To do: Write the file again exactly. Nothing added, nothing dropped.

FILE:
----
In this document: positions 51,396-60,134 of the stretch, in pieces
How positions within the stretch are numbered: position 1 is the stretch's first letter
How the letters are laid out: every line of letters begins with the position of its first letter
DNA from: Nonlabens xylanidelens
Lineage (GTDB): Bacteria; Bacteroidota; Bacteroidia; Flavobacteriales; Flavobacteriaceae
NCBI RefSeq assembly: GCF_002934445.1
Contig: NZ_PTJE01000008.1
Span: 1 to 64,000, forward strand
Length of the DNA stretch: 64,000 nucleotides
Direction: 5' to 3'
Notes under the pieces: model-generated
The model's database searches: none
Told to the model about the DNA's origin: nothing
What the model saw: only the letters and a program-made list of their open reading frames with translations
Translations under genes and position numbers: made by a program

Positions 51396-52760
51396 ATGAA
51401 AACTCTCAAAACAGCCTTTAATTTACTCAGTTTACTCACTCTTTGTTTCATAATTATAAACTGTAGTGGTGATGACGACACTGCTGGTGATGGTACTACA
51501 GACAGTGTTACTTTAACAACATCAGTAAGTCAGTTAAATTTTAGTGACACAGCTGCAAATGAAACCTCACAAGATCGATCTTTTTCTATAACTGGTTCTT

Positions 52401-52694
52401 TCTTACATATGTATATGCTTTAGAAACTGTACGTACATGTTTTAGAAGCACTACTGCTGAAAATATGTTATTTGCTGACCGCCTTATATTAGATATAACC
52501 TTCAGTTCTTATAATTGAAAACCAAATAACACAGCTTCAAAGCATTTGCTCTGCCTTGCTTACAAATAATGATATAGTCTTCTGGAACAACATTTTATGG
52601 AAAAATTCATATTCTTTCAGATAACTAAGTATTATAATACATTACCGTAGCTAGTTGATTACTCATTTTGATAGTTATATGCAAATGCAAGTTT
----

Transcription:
In this document: positions 51,396-60,134 of the stretch, in pieces
How positions within the stretch are numbered: position 1 is the stretch's first letter
How the letters are laid out: every line of letters begins with the position of its first letter
DNA from: Nonlabens xylanidelens
Lineage (GTDB): Bacteria; Bacteroidota; Bacteroidia; Flavobacteriales; Flavobacteriaceae
NCBI RefSeq assembly: GCF_002934445.1
Contig: NZ_PTJE01000008.1
Span: 1 to 64,000, forward strand
Length of the DNA stretch: 64,000 nucleotides
Direction: 5' to 3'
Notes under the pieces: model-generated
The model's database searches: none
Told to the model about the DNA's origin: nothing
What the model saw: only the letters and a program-made list of their open reading frames with translations
Translations under genes and position numbers: made by a program

Positions 51396-52760
51396 ATGAA
51401 AACTCTCAAAACAGCCTTTAATTTACTCAGTTTACTCACTCTTTGTTTCATAATTATAAACTGTAGTGGTGATGACGACACTGCTGGTGATGGTACTACA
51501 GACAGTGTTACTTTAACAACATCAGTAAGTCAGTTAAATTTTAGTGACACAGCTGCAAATGAAACCTCACAAGATCGATCTTTTTCTATAACTGGTTCTT

Positions 52401-52694
52401 TCTTACATATGTATATGCTTTAGAAACTGTACGTACATGTTTTAGAAGCACTACTGCTGAAAATATGTTATTTGCTGACCGCCTTATATTAGATATAACC
52501 TTCAGTTCTTATAATTGAAAACCAAATAACACAGCTTCAAAGCATTTGCTCTGCCTTGCTTACAAATAATGATATAGTCTTCTGGAACAACATTTTATGG
52601 AAAAATTCATATTCTTTCAGATAACTAAGTATTATAATACATTACCGTAGCTAGTTGATTACTCATTTTGATAGTTATATGCAAATGCAAGTTT